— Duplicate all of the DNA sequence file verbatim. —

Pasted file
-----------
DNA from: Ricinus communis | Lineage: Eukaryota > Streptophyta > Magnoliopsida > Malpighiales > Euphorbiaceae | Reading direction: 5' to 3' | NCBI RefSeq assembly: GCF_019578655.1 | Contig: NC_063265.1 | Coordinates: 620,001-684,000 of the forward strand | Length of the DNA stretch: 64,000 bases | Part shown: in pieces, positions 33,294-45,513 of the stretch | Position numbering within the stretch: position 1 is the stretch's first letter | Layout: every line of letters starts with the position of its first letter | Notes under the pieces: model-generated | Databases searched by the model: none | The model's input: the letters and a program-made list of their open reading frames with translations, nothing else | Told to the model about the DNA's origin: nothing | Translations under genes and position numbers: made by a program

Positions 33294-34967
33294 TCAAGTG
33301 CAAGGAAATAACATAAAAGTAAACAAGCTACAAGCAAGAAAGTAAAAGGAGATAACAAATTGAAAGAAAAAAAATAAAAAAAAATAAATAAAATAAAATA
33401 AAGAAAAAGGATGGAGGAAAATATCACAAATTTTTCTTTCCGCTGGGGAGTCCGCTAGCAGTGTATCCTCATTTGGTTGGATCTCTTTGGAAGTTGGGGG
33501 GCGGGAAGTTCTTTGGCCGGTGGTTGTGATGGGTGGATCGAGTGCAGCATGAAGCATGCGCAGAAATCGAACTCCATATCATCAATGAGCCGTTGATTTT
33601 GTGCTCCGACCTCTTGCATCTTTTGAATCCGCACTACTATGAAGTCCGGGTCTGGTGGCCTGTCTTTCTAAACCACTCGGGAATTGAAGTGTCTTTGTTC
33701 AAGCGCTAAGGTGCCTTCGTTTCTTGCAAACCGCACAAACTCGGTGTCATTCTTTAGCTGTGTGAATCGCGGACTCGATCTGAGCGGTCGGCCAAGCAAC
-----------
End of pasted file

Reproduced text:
DNA from: Ricinus communis | Lineage: Eukaryota > Streptophyta > Magnoliopsida > Malpighiales > Euphorbiaceae | Reading direction: 5' to 3' | NCBI RefSeq assembly: GCF_019578655.1 | Contig: NC_063265.1 | Coordinates: 620,001-684,000 of the forward strand | Length of the DNA stretch: 64,000 bases | Part shown: in pieces, positions 33,294-45,513 of the stretch | Position numbering within the stretch: position 1 is the stretch's first letter | Layout: every line of letters starts with the position of its first letter | Notes under the pieces: model-generated | Databases searched by the model: none | The model's input: the letters and a program-made list of their open reading frames with translations, nothing else | Told to the model about the DNA's origin: nothing | Translations under genes and position numbers: made by a program

Positions 33294-34967
33294 TCAAGTG
33301 CAAGGAAATAACATAAAAGTAAACAAGCTACAAGCAAGAAAGTAAAAGGAGATAACAAATTGAAAGAAAAAAAATAAAAAAAAATAAATAAAATAAAATA
33401 AAGAAAAAGGATGGAGGAAAATATCACAAATTTTTCTTTCCGCTGGGGAGTCCGCTAGCAGTGTATCCTCATTTGGTTGGATCTCTTTGGAAGTTGGGGG
33501 GCGGGAAGTTCTTTGGCCGGTGGTTGTGATGGGTGGATCGAGTGCAGCATGAAGCATGCGCAGAAATCGAACTCCATATCATCAATGAGCCGTTGATTTT
33601 GTGCTCCGACCTCTTGCATCTTTTGAATCCGCACTACTATGAAGTCCGGGTCTGGTGGCCTGTCTTTCTAAACCACTCGGGAATTGAAGTGTCTTTGTTC
33701 AAGCGCTAAGGTGCCTTCGTTTCTTGCAAACCGCACAAACTCGGTGTCATTCTTTAGCTGTGTGAATCGCGGACTCGATCTGAGCGGTCGGCCAAGCAAC